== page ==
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April 2019: History > Duplicate Death - Georgette Heyer - 5 Stars (Set in Post War 2 London)

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message 1: by Jemima (new)

Jemima Ravenclaw (jemimaravenclaw) | 351 comments Duplicate Death (Inspectors Hannasyde & Hemingway #7) Duplicate Death by Georgette Heyer

My rating: 5 of 5 stars




'Duplicate Death' was published in 1951 and was one of Georgette Heyer's later mysteries. It is a follow up saga to the murder mystery 'They Found Him Dead', which was published 14 years earlier in
1937, and is accurately involving the same main characters from that story 14 years later on in their lives. The characters of Jim Kane, his wife Pat, his now adult step-brother Timothy Harte as well as the erudite but flippant promoted Chief Inspector Hemmingway, with off stage references to Kane and Harte's mother and Timothy's and Jim's father and step-father, respectively.

The story opens on an amusing and touching domestic scene in the Kane household, where we discover that Jim and Pat are the proud possessors of four children, two of whom are attending public boarding school. Poor Jim has lost a leg in his service during the second world war and there is a lovely indication of the contentment and mutual acceptance of the couple we first me in 'They Found Him Dead' in the spoken and unspoken communication between the two. There is mention of Timothy and concern about his making a stupid decision over some girl he has been hanging around, which would lead to his future unhappiness. We learn that he is now a lawyer and has served as a commando during the war. Jim is forcefully urged to travel to town to check in on his brother to find out what he is up to and to try and talk some sense into him, which he reluctantly agrees to do. There follows afterwards the most comical scene I have read for some time with the entrance of the nanny and general factotum, with the Kanes' two youngest children.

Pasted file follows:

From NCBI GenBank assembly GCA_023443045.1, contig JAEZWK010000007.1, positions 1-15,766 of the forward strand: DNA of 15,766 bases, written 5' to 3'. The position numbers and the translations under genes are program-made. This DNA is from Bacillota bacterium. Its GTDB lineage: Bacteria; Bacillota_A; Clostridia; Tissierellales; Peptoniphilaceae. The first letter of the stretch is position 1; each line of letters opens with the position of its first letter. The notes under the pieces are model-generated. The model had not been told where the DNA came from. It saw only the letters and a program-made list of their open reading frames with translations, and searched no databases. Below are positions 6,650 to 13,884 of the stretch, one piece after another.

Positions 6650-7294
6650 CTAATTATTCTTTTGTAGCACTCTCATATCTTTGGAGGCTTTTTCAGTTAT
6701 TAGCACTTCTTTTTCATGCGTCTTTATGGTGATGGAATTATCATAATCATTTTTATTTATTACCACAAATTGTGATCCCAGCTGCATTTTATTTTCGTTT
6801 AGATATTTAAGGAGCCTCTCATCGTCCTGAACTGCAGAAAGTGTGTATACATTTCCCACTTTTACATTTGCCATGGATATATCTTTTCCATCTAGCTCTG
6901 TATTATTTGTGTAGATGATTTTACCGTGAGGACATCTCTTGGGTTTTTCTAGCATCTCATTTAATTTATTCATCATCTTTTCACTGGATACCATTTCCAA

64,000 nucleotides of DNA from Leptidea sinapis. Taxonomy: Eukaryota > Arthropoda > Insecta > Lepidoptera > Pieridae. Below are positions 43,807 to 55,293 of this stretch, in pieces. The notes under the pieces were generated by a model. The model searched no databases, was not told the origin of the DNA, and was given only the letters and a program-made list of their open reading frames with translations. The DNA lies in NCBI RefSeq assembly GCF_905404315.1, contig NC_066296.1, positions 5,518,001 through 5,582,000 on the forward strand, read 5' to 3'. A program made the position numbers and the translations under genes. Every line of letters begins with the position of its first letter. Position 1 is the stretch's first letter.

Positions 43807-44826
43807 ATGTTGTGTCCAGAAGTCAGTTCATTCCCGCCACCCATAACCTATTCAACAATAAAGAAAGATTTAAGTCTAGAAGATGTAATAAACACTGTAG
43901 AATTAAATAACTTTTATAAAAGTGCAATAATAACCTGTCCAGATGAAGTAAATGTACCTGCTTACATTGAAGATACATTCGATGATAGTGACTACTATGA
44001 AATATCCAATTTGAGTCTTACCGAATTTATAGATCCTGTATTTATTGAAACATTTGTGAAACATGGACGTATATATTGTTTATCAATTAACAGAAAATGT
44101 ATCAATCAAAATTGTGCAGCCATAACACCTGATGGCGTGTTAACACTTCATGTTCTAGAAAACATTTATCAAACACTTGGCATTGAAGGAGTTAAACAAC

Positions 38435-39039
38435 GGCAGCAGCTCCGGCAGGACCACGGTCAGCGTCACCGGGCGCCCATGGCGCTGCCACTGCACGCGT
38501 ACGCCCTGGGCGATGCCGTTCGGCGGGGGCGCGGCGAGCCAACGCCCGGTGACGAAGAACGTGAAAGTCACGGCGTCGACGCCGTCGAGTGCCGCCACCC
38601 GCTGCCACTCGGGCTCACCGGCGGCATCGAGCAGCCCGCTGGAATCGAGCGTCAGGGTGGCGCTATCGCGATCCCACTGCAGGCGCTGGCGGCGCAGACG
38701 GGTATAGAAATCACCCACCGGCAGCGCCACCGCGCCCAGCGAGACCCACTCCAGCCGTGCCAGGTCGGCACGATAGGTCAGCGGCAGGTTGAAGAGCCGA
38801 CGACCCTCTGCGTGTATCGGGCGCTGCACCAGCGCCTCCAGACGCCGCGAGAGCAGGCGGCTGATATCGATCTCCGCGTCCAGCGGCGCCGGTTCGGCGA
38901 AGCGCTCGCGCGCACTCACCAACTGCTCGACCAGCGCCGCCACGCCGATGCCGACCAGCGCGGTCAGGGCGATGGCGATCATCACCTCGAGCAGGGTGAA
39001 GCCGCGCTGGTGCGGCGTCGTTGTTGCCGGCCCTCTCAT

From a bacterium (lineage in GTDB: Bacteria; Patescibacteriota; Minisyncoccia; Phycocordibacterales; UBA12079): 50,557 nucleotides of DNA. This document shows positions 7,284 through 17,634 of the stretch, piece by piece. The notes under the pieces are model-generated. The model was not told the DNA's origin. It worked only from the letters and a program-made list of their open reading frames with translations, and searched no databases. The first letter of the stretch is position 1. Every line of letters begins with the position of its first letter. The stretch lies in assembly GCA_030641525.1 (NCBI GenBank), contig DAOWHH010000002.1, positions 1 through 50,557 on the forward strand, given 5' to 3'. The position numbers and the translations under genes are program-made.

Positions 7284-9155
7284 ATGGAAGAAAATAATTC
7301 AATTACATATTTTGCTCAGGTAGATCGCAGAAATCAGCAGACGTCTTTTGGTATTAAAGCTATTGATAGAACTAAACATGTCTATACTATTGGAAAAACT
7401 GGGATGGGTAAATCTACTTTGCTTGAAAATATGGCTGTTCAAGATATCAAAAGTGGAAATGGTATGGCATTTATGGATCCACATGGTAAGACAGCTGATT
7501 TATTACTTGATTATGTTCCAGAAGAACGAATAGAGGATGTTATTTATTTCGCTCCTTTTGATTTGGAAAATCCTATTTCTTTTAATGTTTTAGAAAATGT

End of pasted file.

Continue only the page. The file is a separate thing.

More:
Meanwhile in London the plot is being set, introducing the main characters with whom the story is chiefly concerned with. There is centrally a rich and repellant widow, Mrs Haddington, ruthlessly carrying out her societal ambitions for her beautiful, self absorbed and highly ignorant daughter, Cynthia. Meanwhile her cynical, prickly, down on her luck secretary, Beulah Birtley, whom she seems to have some unknown hold over, has also attracted the attention and regard of Timothy Harte who was previously Cynthia's latest flame. We meet Timothy himself, as attractive a personality as ever, and a truly revolting and poisonous character, Dan Seaton-Carew. There is the flighty Lady Nest and her husband, Lord Poulton, a newly titled Lord Guisborough of strong communist persuasion, and finally an emotionally fragile young man about town, Sydney Butterwick. All are invited to attend a formal party, to be held in Mrs Haddington's impeccable home, for an evening playing duplicate bridge.

The plot for this murder mystery is exceptional and although the clues are there in plain sight, there are compelling arguments for suspecting a number of the characters involved, all with excellent motives, means and opportunity, making the unmasking of the true criminal a serious challenge. I enjoy the facetious style of Chief Inspector Hemmingway, although I know some readers do struggle with the frequent Gaelic comments made by his cohort, Inspector Grant. I personally found that they did not trouble me unduly and made for some humorous scenes of an extremely sarcastic nature, which I enjoy.

I listened to Ulli Birve's performance on Audible for this reread of what is truly, for me, a favourite of the Georgette Heyer murder mysteries. I thoroughly enjoyed her voice performance and felt that she gave full depth of emotion range and personality to all of the individual characters. Her pacing and narrative style is truly enjoyable to listen to.





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message 2: by [deleted user] (new)

Wonderful review! This sounds like the perfect book to listen to on Audible.


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